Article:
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|Title:||Perceptions of bushfire risk mitigation and biodiversity conservation: a systematic review of fifteen years of research|
|Citation:||Environmental Reviews, 2016; 24(3):219-232|
|Publisher:||NRC Research Press|
|E.C. Moskwa, I. Ahonen, V. Santala, D. Weber, G.M. Robinson and D.K. Bardsley|
|Abstract:||Bushfire management systems can potentially undermine conservation policy if people do not value biodiversity conservation or understand what constitutes effective fire management. Our objective for this study was to review recent social research that explores public and practitioner perceptions of risk mitigation and biodiversity values in relation to bushfire management. To do this we undertook a systematic review of bushfire management literature published over a 15-year period from the year 2000 to 2014 to evaluate the current state of knowledge addressing public and practitioner perceptions of the relationship between bushfire risk and biodiversity conservation within a fire management context. A total of 39 articles addressed this issue, suggesting a disconnect between research into perceptions of bushfire risk mitigation and perceptions of biodiversity conservation. An integrated research approach that addresses the social component of the impact of risk mitigation policy and biodiversity conservation strategies is needed.|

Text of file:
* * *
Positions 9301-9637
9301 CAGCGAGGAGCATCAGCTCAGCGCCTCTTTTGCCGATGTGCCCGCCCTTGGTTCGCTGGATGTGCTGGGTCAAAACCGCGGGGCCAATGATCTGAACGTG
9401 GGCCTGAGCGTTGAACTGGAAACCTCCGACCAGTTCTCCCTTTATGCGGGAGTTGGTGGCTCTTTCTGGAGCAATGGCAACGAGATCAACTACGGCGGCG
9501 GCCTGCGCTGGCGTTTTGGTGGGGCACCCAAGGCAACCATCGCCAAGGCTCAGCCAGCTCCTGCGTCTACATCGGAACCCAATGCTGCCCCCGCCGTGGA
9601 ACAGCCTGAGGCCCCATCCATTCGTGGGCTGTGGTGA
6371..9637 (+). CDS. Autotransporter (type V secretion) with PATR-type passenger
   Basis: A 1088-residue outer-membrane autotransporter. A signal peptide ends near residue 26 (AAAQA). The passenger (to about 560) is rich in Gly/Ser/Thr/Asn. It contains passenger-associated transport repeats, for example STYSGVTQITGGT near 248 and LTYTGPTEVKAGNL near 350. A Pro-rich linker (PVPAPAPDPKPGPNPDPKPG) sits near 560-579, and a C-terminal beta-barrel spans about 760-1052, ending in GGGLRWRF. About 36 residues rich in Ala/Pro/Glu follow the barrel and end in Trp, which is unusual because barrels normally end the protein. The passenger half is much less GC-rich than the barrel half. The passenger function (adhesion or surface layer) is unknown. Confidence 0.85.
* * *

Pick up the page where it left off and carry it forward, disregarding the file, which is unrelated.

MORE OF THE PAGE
|Keywords:||Systematic review; bushfire management; biodiversity values|
|Rights:||Copyright remains with the author(s) or their institution(s). Permission for reuse (free in most cases) can be obtained from RightsLink.|
|Appears in Collections:||Geography, Environment and Population publications|
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